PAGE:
Salman Rushdie hissy-fit forces Facebook name U-turn
Site run by 'morons', huffs Satanic Verses writer
Facebook has upset Salman Rushdie after the company initially refused to let the controversial author use his common name rather than his first name when signing up to the network.
The writer, who is a newcomer to the Web2.0 game, explained on Twitter that his full name is Ahmed Salman Rushdie.
"Amazing. 2 days ago FB deactivated my page saying they didn't believe I was me. I had to send a photo of my passport page. THEN..." he tweeted, "they said yes, I was me, but insisted I use the name Ahmed which appears before Salman on my passport and which I have never used.
"NOW... They have reactivated my FB page as 'Ahmed Rushdie,' in spite of the world knowing me as Salman. Morons. @MarkZuckerbergF? Are you listening?"
The author of The Satanic Verses, who was forced into hiding in 1989 when a fatwa ordering Muslims to kill Rushdie was issued against him by Iran's Ayatollah Khomeini, continued to rant about his Facebook plight on Twitter.
"Maybe @MarkZuckerbergF is a phony. Is the real #Zuckerberg on Twitter? Where are you hiding, Mark? Come out here and give me back my name!" he huffed. "So if @finkd is the real #Zuckerberg: what are your people up to, sir? Why have I been denied my name on FB? An answer would be nice."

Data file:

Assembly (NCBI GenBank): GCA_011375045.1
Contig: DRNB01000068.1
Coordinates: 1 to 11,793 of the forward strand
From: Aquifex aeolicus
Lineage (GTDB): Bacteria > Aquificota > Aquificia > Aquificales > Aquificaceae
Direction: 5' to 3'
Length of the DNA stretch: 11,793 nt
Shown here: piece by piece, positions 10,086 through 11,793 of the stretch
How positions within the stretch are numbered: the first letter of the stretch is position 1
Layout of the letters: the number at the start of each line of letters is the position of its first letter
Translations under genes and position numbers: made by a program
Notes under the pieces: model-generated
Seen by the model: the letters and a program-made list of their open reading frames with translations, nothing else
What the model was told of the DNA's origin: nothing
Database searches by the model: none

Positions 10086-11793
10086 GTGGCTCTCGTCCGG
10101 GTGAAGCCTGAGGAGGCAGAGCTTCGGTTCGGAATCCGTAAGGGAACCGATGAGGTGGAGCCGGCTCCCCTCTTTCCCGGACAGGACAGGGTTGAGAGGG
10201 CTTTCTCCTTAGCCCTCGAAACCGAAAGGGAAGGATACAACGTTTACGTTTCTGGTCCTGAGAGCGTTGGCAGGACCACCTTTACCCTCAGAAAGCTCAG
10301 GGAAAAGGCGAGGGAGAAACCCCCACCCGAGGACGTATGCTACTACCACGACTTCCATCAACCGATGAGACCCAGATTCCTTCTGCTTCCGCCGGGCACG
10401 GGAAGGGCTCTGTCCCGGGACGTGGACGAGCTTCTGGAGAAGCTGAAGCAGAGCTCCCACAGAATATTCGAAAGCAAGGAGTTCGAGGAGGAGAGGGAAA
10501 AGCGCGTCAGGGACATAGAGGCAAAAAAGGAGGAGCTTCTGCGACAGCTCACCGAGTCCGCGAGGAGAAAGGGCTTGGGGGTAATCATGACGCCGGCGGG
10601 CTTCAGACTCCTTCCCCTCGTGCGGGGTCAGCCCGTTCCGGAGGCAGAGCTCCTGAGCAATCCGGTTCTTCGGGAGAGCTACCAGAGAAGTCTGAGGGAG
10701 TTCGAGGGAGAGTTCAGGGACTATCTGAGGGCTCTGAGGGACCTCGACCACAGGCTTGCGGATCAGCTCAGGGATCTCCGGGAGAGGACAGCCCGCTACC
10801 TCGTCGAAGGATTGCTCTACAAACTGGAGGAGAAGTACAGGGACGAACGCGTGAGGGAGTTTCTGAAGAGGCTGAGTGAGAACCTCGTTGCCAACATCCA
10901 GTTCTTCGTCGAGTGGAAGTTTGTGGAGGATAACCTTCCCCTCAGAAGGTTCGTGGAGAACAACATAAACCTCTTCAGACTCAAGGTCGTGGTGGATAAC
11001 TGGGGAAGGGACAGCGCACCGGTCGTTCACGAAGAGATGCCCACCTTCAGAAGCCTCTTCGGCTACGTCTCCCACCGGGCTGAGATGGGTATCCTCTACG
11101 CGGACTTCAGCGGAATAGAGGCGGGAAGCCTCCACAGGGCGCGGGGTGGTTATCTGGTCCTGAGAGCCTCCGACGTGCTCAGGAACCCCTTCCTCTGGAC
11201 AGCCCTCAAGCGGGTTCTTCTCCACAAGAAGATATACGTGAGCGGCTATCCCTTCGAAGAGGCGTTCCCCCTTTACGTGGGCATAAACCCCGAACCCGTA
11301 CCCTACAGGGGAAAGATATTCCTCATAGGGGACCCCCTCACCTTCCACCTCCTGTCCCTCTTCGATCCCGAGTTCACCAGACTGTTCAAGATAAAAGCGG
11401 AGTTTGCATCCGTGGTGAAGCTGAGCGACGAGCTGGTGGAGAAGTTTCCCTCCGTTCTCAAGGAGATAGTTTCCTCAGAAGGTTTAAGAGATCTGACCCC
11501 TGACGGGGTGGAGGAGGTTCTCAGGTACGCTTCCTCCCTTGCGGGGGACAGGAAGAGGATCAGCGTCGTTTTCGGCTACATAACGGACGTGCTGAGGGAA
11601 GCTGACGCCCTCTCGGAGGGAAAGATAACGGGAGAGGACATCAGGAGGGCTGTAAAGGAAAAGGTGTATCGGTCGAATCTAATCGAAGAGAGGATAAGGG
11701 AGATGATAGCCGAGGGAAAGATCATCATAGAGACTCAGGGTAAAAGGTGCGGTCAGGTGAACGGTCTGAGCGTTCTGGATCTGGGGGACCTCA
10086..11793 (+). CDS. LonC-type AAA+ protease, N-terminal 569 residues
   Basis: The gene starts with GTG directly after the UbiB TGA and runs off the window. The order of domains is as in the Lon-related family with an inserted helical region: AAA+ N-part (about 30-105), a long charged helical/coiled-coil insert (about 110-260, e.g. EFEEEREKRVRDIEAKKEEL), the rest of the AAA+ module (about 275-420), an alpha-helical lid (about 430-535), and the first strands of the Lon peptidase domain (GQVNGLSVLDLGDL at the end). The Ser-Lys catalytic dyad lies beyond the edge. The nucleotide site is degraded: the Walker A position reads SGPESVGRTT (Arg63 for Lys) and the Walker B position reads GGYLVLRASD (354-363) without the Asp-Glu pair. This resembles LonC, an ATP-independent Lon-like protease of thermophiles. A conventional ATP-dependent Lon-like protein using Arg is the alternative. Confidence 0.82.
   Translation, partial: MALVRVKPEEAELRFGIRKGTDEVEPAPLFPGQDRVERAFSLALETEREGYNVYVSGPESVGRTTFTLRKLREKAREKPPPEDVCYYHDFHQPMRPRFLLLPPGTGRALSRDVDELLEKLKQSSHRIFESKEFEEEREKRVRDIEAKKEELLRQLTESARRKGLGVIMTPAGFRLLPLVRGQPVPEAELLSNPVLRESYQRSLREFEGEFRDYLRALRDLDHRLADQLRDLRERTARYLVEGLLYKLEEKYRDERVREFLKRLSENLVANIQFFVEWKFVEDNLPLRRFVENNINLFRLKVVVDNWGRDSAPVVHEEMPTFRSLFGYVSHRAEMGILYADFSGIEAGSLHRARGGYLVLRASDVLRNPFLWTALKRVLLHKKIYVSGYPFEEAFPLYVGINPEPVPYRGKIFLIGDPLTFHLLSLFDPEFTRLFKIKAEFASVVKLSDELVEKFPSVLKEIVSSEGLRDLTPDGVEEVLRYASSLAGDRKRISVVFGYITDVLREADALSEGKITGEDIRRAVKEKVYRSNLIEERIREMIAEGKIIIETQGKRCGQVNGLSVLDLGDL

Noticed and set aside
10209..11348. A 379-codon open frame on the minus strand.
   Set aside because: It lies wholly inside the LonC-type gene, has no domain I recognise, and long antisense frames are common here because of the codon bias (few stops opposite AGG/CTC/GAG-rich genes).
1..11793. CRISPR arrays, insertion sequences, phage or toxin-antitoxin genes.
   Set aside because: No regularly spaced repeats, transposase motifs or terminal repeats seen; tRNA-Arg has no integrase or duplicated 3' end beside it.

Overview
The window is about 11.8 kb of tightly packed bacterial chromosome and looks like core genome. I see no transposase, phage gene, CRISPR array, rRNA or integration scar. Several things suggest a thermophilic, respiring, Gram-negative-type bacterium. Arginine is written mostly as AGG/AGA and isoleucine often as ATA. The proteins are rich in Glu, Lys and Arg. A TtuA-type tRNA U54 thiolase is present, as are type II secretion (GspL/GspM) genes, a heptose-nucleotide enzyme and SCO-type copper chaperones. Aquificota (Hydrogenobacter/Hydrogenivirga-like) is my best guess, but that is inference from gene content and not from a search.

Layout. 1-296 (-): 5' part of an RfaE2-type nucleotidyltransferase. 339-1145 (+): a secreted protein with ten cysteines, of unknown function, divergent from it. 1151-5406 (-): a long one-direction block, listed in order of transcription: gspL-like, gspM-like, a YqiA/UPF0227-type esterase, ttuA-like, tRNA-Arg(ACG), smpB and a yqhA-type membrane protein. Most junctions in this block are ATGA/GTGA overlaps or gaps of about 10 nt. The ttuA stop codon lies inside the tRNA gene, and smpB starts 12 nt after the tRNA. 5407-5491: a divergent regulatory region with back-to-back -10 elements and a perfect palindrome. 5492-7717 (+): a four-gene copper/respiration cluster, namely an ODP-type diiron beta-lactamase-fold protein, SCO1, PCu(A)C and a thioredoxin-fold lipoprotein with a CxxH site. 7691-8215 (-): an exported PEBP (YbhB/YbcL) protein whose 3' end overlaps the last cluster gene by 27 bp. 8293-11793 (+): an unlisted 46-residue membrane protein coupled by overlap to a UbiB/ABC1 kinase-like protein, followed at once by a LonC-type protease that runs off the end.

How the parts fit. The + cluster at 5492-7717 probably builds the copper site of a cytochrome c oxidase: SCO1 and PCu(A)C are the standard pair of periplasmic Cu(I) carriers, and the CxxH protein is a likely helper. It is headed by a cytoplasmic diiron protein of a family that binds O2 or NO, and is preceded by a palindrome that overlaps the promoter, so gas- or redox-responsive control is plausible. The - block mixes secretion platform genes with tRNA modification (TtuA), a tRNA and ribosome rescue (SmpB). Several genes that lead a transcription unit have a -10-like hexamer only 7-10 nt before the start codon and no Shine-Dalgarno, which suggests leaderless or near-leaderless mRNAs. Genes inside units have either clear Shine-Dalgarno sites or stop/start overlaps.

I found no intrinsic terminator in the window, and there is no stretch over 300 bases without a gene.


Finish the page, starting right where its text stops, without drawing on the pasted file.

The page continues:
Rushdie kept up the pressure on the dominant social network by continuously tweeting to his 115,000 followers in the hope of getting a response from Zuckerberg's crew.
He argued that Facebook "forcing" him to change his name was akin to "forcing" F Scott Fitzgerald to have a Facebook profile with the name Francis Fitzgerald instead. He went on to list other people in the public eye who had commonly used their middle names, including James Paul MacCartney, George Orson Welles and William Bradley Pitt.
Eventually, Facebook gave in.
"Victory! #Facebook has buckled! I'm Salman Rushdie again. I feel SO much better. An identity crisis at my age is no fun," said the author.
He later added that the social network had sent him an apology.
"All is sweetness and light," was Rushdie's verdict. ®